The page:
"If some of our people start working from home, the rest of our workforce will feel slighted or mistreated."


If this were true, it would tend to prove telecommuting is a good thing that more people want to do. It doesn’t make sense to deprive everyone of a good thing just because some people can’t do it. That’s like saying no one should drive until everyone has a car, or no one should fax until everyone has a fax machine. Early adapters can and should reap the competitive advantages and immediate benefits of telecommuting and "working at a distance" before the rest of the business population wakes up to the opportunities and cost-savings it provides.


"If people start working from home, they’ll stop working for the organization and help our competitors, or go into business for themselves."


Not if they’re treated well and encouraged to stay loyal. Futurists say this is the direction in which business is moving. They point to the Hollywood film industry as a model. The big studios that once kept everyone under contract proved economically unwieldy, and have now given way to companies that have only core employees. They contract for specific services on specific projects with professional and highly skilled individuals who form a web of independent contractors whose main livelihood comes from serving the studios. If you want to carry the overhead of a full time team, you’ll never match the cost-effectiveness of a lean and mean organization that, project by project, pays only for the services and employment time it actually requires and sells.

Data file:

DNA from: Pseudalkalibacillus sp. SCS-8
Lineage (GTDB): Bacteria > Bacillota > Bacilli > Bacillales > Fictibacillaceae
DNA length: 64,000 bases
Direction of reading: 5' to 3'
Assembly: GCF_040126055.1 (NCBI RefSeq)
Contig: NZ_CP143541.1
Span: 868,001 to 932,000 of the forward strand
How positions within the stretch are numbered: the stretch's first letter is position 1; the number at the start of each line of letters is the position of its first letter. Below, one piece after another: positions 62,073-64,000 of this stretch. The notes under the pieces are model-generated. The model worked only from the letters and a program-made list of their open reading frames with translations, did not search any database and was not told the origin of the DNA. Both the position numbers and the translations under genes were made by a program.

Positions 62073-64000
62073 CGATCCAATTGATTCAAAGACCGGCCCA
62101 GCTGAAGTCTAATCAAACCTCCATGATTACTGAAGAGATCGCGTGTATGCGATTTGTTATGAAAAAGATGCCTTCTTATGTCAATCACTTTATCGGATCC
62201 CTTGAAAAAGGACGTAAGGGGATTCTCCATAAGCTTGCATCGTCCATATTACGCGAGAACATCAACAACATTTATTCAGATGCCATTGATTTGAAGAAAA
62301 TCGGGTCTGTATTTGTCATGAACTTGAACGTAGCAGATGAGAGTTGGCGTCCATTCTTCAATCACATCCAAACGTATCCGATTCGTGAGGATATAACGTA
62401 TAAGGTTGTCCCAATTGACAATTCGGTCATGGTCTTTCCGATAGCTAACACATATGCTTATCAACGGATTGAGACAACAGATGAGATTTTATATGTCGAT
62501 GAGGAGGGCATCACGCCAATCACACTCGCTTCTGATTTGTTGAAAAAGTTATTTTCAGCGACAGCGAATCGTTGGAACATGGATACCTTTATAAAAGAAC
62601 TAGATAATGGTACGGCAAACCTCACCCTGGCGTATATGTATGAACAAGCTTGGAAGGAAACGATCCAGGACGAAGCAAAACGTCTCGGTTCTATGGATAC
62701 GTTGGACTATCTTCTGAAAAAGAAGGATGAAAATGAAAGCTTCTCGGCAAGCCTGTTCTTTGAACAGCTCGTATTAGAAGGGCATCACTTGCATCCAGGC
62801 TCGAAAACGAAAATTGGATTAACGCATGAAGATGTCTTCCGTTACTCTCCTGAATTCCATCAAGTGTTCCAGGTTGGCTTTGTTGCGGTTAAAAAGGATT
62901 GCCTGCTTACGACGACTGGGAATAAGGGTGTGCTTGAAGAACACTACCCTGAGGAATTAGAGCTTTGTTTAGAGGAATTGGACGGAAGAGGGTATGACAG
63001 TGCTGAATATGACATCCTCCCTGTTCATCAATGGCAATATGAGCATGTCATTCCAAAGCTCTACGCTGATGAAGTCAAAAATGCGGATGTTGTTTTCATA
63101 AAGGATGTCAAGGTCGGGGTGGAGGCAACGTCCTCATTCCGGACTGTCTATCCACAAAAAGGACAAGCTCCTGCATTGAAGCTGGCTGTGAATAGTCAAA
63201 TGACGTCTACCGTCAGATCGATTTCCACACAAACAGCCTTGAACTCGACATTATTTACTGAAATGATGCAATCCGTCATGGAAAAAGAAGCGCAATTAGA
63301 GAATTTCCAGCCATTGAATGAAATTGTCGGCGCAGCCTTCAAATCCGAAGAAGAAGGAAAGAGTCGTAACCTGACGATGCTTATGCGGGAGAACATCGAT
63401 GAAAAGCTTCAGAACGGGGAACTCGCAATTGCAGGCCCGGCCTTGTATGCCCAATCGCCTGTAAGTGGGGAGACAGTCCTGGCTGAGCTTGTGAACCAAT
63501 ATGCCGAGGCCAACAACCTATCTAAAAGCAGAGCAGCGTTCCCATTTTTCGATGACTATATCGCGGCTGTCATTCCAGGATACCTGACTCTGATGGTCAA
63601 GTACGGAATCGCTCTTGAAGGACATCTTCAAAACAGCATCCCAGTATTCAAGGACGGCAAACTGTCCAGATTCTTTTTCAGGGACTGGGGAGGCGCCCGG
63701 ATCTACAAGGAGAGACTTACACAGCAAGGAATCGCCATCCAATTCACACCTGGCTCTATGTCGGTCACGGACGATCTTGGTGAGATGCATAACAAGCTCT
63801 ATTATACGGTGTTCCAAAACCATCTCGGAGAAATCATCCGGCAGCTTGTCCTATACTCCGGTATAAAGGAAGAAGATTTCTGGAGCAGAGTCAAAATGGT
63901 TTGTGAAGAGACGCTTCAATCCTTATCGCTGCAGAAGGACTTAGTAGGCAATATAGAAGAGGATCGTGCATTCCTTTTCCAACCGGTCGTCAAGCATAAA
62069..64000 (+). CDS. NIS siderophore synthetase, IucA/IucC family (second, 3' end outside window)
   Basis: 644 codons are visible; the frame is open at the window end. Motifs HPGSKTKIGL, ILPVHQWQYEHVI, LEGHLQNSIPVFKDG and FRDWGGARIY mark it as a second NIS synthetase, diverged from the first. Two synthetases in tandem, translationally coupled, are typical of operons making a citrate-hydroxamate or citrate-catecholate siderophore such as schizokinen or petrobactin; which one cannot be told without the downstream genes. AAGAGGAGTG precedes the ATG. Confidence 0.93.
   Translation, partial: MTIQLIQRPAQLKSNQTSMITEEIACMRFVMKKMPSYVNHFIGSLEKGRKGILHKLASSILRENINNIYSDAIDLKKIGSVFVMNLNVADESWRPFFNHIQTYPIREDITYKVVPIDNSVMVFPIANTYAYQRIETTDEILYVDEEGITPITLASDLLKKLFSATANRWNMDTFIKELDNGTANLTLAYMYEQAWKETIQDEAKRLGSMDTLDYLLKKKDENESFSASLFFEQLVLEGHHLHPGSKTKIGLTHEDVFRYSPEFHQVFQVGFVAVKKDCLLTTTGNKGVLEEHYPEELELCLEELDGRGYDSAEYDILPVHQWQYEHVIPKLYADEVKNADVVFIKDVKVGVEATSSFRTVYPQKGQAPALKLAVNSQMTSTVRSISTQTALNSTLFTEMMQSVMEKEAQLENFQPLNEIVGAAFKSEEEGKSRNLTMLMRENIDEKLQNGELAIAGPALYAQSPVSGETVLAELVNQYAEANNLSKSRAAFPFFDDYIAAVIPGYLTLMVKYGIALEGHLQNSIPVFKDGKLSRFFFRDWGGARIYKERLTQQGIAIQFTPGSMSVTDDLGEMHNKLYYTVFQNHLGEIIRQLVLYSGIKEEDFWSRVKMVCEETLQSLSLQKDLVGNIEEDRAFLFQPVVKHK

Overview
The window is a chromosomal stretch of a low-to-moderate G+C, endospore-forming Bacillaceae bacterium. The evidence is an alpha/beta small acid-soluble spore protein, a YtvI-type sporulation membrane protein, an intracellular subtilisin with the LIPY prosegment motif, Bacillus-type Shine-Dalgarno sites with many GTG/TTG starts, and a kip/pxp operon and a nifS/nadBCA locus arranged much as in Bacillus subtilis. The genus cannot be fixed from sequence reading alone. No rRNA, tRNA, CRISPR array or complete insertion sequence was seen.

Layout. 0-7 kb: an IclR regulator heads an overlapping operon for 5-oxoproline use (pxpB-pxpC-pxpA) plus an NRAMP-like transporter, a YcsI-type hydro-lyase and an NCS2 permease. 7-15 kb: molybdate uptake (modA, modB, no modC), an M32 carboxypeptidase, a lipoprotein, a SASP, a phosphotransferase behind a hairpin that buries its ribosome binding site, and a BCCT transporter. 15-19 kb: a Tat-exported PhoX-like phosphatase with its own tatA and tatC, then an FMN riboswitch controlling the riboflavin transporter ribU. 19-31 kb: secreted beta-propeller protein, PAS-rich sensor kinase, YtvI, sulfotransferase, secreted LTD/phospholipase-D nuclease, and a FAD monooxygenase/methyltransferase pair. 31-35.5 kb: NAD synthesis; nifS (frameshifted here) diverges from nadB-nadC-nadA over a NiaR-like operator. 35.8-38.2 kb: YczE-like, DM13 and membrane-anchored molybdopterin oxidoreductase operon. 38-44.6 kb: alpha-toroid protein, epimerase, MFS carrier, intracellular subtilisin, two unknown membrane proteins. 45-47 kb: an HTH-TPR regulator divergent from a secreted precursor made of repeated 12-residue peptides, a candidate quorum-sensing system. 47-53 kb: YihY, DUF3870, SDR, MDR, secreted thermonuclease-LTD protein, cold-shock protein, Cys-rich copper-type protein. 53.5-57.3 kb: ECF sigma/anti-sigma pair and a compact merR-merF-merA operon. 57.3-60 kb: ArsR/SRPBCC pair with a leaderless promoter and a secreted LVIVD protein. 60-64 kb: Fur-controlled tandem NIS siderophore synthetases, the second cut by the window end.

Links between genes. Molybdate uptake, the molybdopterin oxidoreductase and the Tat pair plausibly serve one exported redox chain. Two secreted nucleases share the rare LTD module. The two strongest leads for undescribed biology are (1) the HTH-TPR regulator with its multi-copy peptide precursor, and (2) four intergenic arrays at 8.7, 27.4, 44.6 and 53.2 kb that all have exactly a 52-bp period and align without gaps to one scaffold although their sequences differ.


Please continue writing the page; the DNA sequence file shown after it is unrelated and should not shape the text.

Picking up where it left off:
"If you’re not doing it at the office, it just isn’t 'real work' ".


There was a time -- thousands of years, in fact -- when all "real work" was done at home, on the family farm. But with the onset of centralized steam engines powering centralized production equipment, people and organizations slowly adjusted to a new system that required employees to gather in one place at one time to accomplish their goals. This was the factory. Today, that blip in history is rapidly fading, and we’re decentralizing again. It just makes more sense. It always has. There are plenty of opportunities to do more, with less, in far flung locations. The centralized factory -- whether it’s pounding out machine parts or paperwork -- simply costs too much to survive much longer.


"If you’re staying home from the office, you’re in a rut. It takes office contact to stimulate new ideas, creativity, professionalism, and high levels of energy."


This is partly true. But with today’s vast and efficient communications web, you can live and work in a remote valley of Austria and in a single day have more contact, more stimulation from friends and colleagues around the world than an office worker might experience in a week of "face to face." Contact and stimulation are no longer linked to propinquity. We’re rapidly building more of a mental, and less of a physical, world of work.


"Coming into the office to work creates discipline and mental toughness. Anyone who avoids it is loafing, or at least missing one big benefit of holding a job."


The "discipline and mental toughness" derive not merely from being in the office, but from overcoming the adversity associated with getting to the office and dealing with the difficulties it presents. While it’s often true that what doesn’t kill you makes you stronger, there are plenty of difficulties and adversity in the world of business without going to extra trouble to experience the additional ones that come with working in the office, particularly when they aren’t necessary.


"People working at home simply can’t coordinate as well as people who all work at the same time and same place."


Not true. There was a time when people led simpler lives, and they were comfortable with events happening in orderly sequences. And it’s certainly true that coordinating people who "work at a distance" is a little more complex than sticking your head out of your office and shouting: "Everyone in my office, now!"